Last update: 27 February 2013
In this section we provide the mechanism for obtaining the representation theory of from and for obtaining the representation theory of cyclotomic Hecke algebras from affine Hecke algebras. In order to obtain the representation theory of from we identify as the set of fixed points of a certain group acting on by automorphisms. Once this is done, the extended version of Clifford theory given in the Appendix allows one to construct the representations of from those of The same technique can be applied to obtain the representations of the braid groups from those of of the complex reflection groups from those of and of the Weyl groups from those of the Weyl groups
The following result is what is needed to apply the Clifford theory developed in the Appendix to derive the representation theory of the algebras from that of
Theorem 2.2. Let be a primitive root of unity. The algebra automorphism defined by
gives rise to an action of the group on by algebra automorphisms and
is the set of fixed points of the
Immediate from the definitions of and (1.6).
The action of on which is given in Theorem 2.2 induces an action of on the simple see (A.1) in the Appendix. The stabilizer of the action of on a simple is the inertia group of The action of commutes with the action of on and we have a decomposition
where are the simple and are Theorem A.13 of the Appendix shows that the are simple and that all simple are constructed in this way. In Theorem 3.15 we show that this method gives a combinatorial construction of the module in any case when the Young tableau theory is available. This is a generalization of the method used in [Ari1995] and [HRa1998].
The homomorphisms and described below are the primary tools for transferring results from the affine Hecke algebras to cyclotomic Hecke algebras. Many results are easier to prove for affine Hecke algebras because of the large commutative subalgebra which is available in the affine Hecke algebra. The homomorphism has also been used by Cherednik [Che1991], Ariki [Ari1996] and many others.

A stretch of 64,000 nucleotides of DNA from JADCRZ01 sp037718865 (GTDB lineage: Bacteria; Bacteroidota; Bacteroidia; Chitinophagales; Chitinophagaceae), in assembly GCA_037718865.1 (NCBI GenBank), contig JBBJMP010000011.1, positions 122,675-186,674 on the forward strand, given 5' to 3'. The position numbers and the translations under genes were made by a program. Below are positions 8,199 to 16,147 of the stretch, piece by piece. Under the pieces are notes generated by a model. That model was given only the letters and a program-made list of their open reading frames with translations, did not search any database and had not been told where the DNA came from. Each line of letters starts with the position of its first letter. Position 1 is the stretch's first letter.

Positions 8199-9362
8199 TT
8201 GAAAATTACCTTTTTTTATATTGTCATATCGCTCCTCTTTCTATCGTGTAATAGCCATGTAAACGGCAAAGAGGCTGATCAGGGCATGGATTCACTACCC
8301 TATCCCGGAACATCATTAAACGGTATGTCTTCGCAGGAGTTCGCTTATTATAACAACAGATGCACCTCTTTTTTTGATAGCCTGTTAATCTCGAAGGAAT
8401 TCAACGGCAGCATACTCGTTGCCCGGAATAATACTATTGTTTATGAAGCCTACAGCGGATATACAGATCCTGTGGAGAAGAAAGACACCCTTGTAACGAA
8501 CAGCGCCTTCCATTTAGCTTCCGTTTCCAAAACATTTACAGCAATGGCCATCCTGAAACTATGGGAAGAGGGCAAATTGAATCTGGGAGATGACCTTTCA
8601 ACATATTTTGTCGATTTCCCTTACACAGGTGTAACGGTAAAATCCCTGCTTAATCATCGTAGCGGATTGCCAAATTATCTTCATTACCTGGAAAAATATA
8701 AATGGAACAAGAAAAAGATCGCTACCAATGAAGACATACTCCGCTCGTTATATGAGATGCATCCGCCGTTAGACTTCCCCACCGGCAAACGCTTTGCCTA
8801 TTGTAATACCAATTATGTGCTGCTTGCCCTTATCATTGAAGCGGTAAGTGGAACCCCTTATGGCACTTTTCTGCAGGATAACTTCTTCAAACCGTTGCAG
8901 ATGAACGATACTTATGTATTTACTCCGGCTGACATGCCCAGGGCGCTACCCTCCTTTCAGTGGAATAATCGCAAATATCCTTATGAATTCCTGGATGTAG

Proposition 2.5. Let be the affine Hecke algebra of type A defined in (1.9) and let denote the cyclotomic Hecke algebra of (1.1).
The result follows directly from the definitions of the affine Hecke algebras and (see (1.9)) and the cyclotomic Hecke algebras and (see (1.1) and (1.2)).
Let be the lattice defined in (1.8) and define Ariki and Koike [AKo1994] and Ariki [Ari1995] have shown that the sets
are bases of and respectively.
The representation theory of the affine Hecke algebra is equivalent to the representation theory of the cyclotomic Hecke algebras (considering all possible The elementary constructions in the following theorem allow us to make into and vice versa.
Theorem 2.8. Let be the affine Hecke algebra of type A defined in (1.9) and let be the cyclotomic Hecke algebra of (1.1).
The Theorem follows directly from the definitions of and and the construction of the surjective homomorphism
Remark 2.9. The same translations work for arbitrary finite dimensional modules; in particular, they work for indecomposable modules and preserve composition series.
This is an excerpt of the paper entitled Affine Hecke Algebras, Cyclotomic Hecke algebras and Clifford Theory authored by Arun Ram and Jacqui Ramagge. It was dedicated to Professor C.S. Seshadri on the occasion of his 70th birthday.
Research partially supported by the Natioanl Science Foundation (DMS-0097977) and the National Security Agency (MDA904-01-1-0032).